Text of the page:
As a regular reader who appreciates the unbiased manner in which you write about motor cars, I would like to put the following question to you.
Everyone (except your journal) speaks of the great superiority in performance of the Mark VI Bentley over its pre-war counterpart. One has read of this difference on many occasions, and if one dares to enter one of those exclusive London showrooms where such cars are sold, it will be about the first utterance made.
Yet when I look at back numbers of the motor papers I find that the reverse is the case. Indeed, the early car would appear to out-perform its post-war descendant to quite a marked degree. Here, for instance, are some acceleration figures given for the 1936 4¼-litre and the 1947 Mark VI Bentley. Both, for the sake of fairness, are taken from the Autocar.
0-50 m.p.h. Mark VI 12.5 sec.
0-50 m.p.h. 1936 4¼-litre 10.3 sec.
0-60 m.p.h. Mark VI 17.5 sec.
0-60 m.p.h. 1936 4¼-litre 15.5 sec.
0-70 m.p.h. Mark VI 25.8 sec.
0-70 m.p.h. 1936 4¼-litre 21.1 sec.
It might be thought that some freak conditions mitigated in favour of the early car to refute all that has been said and written. I thought that this must be the case until I looked up road tests for the 1937, 1938 and 1939 cars. But here again it was the same story. In each case the pre-war car out-performanced the Mark VI. I cannot, unfortunately, give you a fair maximum speed comparison because the Autocar in respect of the Mark VI remains silent on this point. It does, however, give me a “best” figure over the ¼-mile of 94.74 m.p.h. for the 1936 job, while “The Motor Year Book” gives 92.9 m.p.h. for the Mark VI.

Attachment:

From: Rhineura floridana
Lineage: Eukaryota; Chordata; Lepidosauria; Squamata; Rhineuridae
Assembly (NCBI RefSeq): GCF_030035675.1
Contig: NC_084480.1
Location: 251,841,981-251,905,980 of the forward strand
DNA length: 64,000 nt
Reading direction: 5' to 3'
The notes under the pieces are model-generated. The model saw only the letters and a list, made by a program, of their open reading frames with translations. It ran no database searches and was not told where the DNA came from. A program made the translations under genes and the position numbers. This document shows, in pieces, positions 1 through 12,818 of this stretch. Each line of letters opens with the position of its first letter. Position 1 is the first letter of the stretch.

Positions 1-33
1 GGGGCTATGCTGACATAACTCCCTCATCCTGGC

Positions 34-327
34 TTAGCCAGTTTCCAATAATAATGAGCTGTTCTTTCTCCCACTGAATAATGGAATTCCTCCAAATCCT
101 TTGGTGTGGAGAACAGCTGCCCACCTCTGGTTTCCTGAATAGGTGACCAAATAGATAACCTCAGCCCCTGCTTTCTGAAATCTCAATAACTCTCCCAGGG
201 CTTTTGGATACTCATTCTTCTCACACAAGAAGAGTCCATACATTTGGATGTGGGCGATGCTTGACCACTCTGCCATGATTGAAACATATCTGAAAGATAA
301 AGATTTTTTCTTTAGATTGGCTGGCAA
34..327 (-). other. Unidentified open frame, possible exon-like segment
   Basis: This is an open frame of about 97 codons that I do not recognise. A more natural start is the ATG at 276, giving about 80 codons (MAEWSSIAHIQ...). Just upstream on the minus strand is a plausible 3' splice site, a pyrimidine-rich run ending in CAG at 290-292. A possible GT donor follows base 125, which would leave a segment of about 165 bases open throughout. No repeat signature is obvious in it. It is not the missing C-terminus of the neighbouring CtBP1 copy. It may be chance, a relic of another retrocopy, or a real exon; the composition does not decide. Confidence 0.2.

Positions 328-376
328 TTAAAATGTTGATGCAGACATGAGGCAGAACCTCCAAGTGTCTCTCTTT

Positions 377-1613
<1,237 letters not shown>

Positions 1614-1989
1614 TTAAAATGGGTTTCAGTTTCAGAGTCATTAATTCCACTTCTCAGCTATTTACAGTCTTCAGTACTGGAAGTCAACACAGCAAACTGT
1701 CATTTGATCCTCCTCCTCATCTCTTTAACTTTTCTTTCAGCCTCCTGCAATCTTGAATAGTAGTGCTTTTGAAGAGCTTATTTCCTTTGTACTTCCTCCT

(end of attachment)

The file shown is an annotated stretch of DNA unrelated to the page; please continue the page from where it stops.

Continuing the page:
I suppose that some people might say that there is “nothing in” all these figures (although that is not my view, particularly when I compare the acceleration from 0-70 m.p.h.). Whatever is said, however, the fact remains that on Autocar evidence, the Mark VI does not outshine its ancestor.
I am, Yours, etc.,
Lyndhurst. Andrew Lloyd.
[The latest Autocar figures for the Mk. VI to 50, 60 And 70 m.p.h. are 13.9, 19.5 and 28.3 sec.—Ed.]
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Your contributor “Baladeur,” whose most interesting comments on the Wolseley gyro-car appeared in the March issue, may be interested to know that the Giesberger two-wheeled gyro-chassis was shown at the 1921 Paris Salon. It had a water-cooled, four-cylinder engine, three-speed gearbox and double shaft-drive. The gyroscope was in the rear wheel and the front wheel was flanked on each side by the radiator.
I am, Yours, etc.,
[We do not necessarily associate ourselves with opinions expressed by correspondents. We regret that owing to pressure on space many letters are held over.—Ed.]